Former president of the Cayman Islands Bankers’ Association Eduardo D’Angelo Silva came to Cayman in 1994 as part of a movement that brought about 25 banks here from Brazil. Most of the banking business here was traditional in nature at the time.
“It was still mostly private banking, catering to American and European customers, and some South American and Asian business that wanted to be able to tap into the New York market without having to be totally in the US,” he said.
As the number of banks licensed continued to rise through the 1990s – peaking at 594 in 1997 – overseas regulators started taking more notice and putting pressure on Cayman. That pressure eventually led to Cayman’s Proceeds of Criminal Conduct Law, which was first passed in 1996 and has been amended many times since then.
“The PCCL really changed the game plan,” said Silva.
“The banks really had to know their customers after that because there were criminal penalties possible.”
The PCCL established strict know-your-customer and anti-money laundering regimes, which raised the costs of doing business for banks.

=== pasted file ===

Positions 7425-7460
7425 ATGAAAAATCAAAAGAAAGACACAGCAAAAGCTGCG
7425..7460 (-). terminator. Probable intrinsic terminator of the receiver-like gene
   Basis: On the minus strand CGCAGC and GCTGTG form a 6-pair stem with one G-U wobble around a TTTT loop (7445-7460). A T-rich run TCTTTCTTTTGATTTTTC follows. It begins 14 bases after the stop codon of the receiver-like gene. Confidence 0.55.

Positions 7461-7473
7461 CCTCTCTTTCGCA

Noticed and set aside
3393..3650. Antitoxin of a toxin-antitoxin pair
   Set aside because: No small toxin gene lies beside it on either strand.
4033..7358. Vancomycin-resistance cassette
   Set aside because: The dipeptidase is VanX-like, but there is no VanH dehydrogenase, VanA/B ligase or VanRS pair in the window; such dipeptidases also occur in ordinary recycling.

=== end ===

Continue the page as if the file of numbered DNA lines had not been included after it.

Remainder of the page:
At the time, Silva said Cayman’s financial industry was becoming increasingly sophisticated and moving toward doing more business with institutional clients. “Even before the compliance requirements, Cayman was moving toward the more profitable side of the business,” Silva said.
Soon, private banking, the mainstay of Cayman’s banking industry for more than three decades, would become just a small segment of the financial industry.
Despite Cayman’s actions to fight money laundering, in June 2000, the Financial Action Task Force listed the Cayman Islands as one of 15 non-cooperative jurisdictions in the fight against money laundering. As a result of the so-called black listing, Cayman was pressured into implementing know-your-customer regulations retroactively, which it did at great cost even though countries like the United States later decided such an exercise was too expensive.
Things became even more difficult the following year after the 9/11 terrorist attacks in the United States. “That was a game changer,” said Silva. “The US definitely became more concerned with offshore financial centres after that.”
The US responded to the 9/11 attacks with The Patriot Act, which included provisions aimed at stopping terrorist funding through money laundering. “Some of the provisions, if they had remained, would have killed the banking industry everywhere, even in the US,” said Silva.